SW engineering, engineering management and the business of software
One of my more recently popular twitter threads: Miscellaneous ways to Be Awesome at your job & Decision Making
I’ve had lots of chats on how to be awesome at your job recently. Much of the advice boils down to “Learn how to Learn”, and “Learn faster than everyone around you”.
Some other tactical bits around the importance of taking notes; getting/soliciting immediate feedback; finding and having good mentors; creating or seeking out safe environments; thinking critically when things go wrong (5 whys style) and decision making.
On Decision Making in particular:
You need to understand the urgency and importance, understand the undo cost (Type I vs Type II) and understand the blast radius. Type I is a one-way door, high cost to undo. Type II is a two-way door. decisions that are relatively easy to reverse.
You will never have perfect information. Opportunity cost is real.
It’s not important that everyone agrees
It is important that:
Commiting to decisions you disagree with is particular important. I’ve heard this verbalized or adopted as culture with phrases such as “I can get on the bus” or “Disagree but commit”
For decisions with large undo costs and/or large blast radius, you have a repeatable, understood-by-all-parties process and the process includes documenation.
For decisions with easy undo and/or smaller blast radius, decisions are made quickly and you iterate on the early outcomes, results, new data.
Originally tweeted out here: What is Engineering Management?:
I spent a chunk of time today talking about Engineering Management. Sillicon Valley does people a disservice with the very common occurrence of battlefield promotions for eng managers.
Most of them never get trained on how to be a good manager much less have someone clearly explain the role and the expectations for the role clearly.
I roughly categorize the work/expectations into five buckets:
Bucket 1: Making people Excel. This the largest bucket comprised of 1:1s, coaching, mentoring, training, feedback, tough convos, performance evals, creating safe environments, empathetic environments, Umbrella work (shielding your people from BS), career development, etc.
Bucket 2: Prioritize, Align, Motivate. This is mostly making sure your people are pointing the the right direction. This also includes stuff that may not immediately move the bottom line, such as making sure tasks such as process, docs, automation, actually happen amid the constant pressure to ship. Lastly making sure that you have good thoughts and behaviors around decision management (see my tweets from yesterday)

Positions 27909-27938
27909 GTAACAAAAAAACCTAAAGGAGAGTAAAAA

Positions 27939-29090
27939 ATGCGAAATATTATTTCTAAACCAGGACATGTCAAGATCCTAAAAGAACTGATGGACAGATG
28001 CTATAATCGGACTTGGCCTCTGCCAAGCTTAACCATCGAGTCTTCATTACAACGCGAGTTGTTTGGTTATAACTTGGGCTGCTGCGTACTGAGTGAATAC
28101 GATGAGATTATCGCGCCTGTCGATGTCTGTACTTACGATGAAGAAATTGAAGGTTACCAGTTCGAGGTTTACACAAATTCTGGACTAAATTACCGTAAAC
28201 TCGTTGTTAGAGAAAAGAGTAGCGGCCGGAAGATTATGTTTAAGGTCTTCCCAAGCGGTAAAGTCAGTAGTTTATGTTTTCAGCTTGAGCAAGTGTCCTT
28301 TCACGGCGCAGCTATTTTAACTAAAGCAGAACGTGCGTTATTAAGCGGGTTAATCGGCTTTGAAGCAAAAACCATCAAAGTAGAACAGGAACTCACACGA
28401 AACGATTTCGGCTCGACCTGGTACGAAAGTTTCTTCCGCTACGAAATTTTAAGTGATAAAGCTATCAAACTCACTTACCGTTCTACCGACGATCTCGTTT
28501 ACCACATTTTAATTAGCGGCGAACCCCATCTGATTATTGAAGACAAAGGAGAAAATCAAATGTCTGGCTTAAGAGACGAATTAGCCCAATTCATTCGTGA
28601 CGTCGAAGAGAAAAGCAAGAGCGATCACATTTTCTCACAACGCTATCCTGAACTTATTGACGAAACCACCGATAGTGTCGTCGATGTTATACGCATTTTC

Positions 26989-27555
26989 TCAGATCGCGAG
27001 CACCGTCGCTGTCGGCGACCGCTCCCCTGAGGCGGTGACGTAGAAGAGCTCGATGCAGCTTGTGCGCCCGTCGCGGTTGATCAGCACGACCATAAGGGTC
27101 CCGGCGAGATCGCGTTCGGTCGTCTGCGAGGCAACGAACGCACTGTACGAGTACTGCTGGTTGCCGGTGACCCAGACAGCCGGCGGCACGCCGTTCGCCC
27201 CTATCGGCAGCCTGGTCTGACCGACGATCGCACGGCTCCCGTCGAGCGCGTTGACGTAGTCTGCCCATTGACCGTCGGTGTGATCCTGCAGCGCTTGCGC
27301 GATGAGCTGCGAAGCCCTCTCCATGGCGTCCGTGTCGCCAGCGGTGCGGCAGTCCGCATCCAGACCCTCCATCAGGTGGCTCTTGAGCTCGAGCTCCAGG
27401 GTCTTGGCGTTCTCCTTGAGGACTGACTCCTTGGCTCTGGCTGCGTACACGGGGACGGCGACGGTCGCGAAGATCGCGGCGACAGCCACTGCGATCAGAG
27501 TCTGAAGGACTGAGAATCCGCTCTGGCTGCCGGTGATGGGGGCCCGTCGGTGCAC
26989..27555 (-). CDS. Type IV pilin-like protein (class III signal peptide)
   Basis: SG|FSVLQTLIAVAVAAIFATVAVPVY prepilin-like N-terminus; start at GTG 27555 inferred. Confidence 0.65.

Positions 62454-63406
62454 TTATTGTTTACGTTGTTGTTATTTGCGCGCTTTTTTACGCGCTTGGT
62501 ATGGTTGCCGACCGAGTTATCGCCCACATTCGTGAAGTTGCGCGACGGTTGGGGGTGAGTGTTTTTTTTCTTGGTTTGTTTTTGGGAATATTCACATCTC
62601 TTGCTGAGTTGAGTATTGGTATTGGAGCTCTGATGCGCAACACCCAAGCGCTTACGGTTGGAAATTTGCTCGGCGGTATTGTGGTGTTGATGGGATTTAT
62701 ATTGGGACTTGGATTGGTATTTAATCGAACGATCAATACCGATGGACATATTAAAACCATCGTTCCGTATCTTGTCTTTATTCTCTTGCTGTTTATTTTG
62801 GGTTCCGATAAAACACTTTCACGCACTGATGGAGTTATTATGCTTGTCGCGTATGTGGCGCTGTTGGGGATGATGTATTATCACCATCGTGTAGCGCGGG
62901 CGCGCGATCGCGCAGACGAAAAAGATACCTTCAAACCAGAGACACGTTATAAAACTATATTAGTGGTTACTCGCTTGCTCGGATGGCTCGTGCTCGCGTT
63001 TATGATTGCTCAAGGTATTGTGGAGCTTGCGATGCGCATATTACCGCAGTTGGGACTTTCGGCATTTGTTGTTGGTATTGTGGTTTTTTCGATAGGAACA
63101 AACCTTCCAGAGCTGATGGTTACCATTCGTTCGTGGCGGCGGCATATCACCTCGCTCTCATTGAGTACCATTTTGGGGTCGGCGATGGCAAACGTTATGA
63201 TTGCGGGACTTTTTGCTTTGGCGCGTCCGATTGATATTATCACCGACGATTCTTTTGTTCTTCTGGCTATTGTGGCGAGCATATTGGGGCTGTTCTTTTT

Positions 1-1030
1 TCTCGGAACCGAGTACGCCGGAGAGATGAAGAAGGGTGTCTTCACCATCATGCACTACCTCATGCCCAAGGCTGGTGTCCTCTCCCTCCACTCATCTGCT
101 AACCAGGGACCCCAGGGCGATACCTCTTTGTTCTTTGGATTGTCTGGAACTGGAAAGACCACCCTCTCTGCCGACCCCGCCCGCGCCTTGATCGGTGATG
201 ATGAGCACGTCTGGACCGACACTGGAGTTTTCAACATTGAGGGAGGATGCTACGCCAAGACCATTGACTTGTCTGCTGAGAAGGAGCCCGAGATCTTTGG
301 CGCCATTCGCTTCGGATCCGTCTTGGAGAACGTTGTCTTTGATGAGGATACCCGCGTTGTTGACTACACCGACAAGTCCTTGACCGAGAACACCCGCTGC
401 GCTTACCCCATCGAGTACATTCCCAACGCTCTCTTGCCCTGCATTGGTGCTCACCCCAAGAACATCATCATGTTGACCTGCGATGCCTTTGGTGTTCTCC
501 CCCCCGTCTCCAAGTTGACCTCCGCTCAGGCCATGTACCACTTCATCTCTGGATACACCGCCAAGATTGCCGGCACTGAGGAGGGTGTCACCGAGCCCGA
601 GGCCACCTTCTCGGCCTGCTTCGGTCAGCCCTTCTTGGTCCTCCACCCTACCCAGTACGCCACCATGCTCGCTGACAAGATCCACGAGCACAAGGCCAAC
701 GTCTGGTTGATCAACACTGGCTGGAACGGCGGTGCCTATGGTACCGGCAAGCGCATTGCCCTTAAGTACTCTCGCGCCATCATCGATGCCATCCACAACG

Bucket 3: Business Value: This understanding the business and the metrics that drive it. both technical and biz metrics are important to track and surface. Also understanding of the product, the market and the economics of your space.
Bucket 4: Hiring/Recruiting: most engineers don’t realize that an eng manager should be spending 25-50% of their time doing this. Process, assessment, questions design, speed, candidate experience, closing, etc. The industry does this poorly in general in my opinion.
Bucket 5: Skill: You have to know what you are talking about. You have to have both the tech skill and an appropriate amount of relevant domain knowledge. It’s much much harder to be an awesome manager if you don’t know what your reports are doing, and can’t assess their ability to do their work because you lack the relevant skill set or experience.
Editors note: I originally wrote about Empathy as a Core Engineering Requirement back in 2017. This is adapted from a recent series of tweets:
People ask me why I stress Empathy as an important technical skill (esp. when it comes to recruiting). Aside from the fact that I prefer working with empathetic people and I believe to be a morally sound way to live your life, I make the argument that empathy is an important aspect of business success.
Often, the key to being successful is just getting better than everyone else around you at a faster rate. The way to do this is with the innovation loop: experiment/action → feedback → analyze → iterate → repeat (or EFAI loop for short).
You see aspects of this in obvious areas like AB testing or NPS surveys. Importantly anything you can do to increase the cycle time of that loop is critical.
The way businesses most commonly mess this up is A: skipping a step such as ignoring or not collecting feedback or gathering data but not doing any iteration (which seems silly but I see it all the time!) or B: dramatically slowing the cycle by not allowing for both outcomes of the experiment/action step.
Diving into B, almost by definition an experiment/action can succeed or fail. When you have an environment where failure is frowned upon, punished or has negative ramifications for your career, you are preventing rapid cycles by dramatically increasing friction.